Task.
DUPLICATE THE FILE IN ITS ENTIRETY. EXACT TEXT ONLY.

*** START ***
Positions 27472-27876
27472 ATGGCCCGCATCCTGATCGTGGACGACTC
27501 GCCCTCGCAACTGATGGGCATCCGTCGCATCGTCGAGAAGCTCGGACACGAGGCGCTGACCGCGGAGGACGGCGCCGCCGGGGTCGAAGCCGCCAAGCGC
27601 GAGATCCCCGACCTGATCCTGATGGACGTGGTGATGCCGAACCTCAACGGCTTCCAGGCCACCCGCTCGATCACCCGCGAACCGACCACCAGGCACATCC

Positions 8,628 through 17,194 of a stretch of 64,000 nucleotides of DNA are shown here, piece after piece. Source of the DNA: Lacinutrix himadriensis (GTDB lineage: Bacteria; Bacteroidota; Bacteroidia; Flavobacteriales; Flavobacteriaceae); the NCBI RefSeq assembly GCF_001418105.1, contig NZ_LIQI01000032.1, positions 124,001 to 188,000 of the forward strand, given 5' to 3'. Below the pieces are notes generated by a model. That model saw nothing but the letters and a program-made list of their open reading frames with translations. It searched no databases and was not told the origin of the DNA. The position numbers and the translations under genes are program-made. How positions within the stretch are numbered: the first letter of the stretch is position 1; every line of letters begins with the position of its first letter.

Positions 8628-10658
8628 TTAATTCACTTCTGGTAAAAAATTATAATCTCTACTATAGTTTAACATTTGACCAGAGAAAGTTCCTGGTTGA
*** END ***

Positions 27472-27876
27472 ATGGCCCGCATCCTGATCGTGGACGACTC
27501 GCCCTCGCAACTGATGGGCATCCGTCGCATCGTCGAGAAGCTCGGACACGAGGCGCTGACCGCGGAGGACGGCGCCGCCGGGGTCGAAGCCGCCAAGCGC
27601 GAGATCCCCGACCTGATCCTGATGGACGTGGTGATGCCGAACCTCAACGGCTTCCAGGCCACCCGCTCGATCACCCGCGAACCGACCACCAGGCACATCC

Positions 8,628 through 17,194 of a stretch of 64,000 nucleotides of DNA are shown here, piece after piece. Source of the DNA: Lacinutrix himadriensis (GTDB lineage: Bacteria; Bacteroidota; Bacteroidia; Flavobacteriales; Flavobacteriaceae); the NCBI RefSeq assembly GCF_001418105.1, contig NZ_LIQI01000032.1, positions 124,001 to 188,000 of the forward strand, given 5' to 3'. Below the pieces are notes generated by a model. That model saw nothing but the letters and a program-made list of their open reading frames with translations. It searched no databases and was not told the origin of the DNA. The position numbers and the translations under genes are program-made. How positions within the stretch are numbered: the first letter of the stretch is position 1; every line of letters begins with the position of its first letter.

Positions 8628-10658
8628 TTAATTCACTTCTGGTAAAAAATTATAATCTCTACTATAGTTTAACATTTGACCAGAGAAAGTTCCTGGTTGA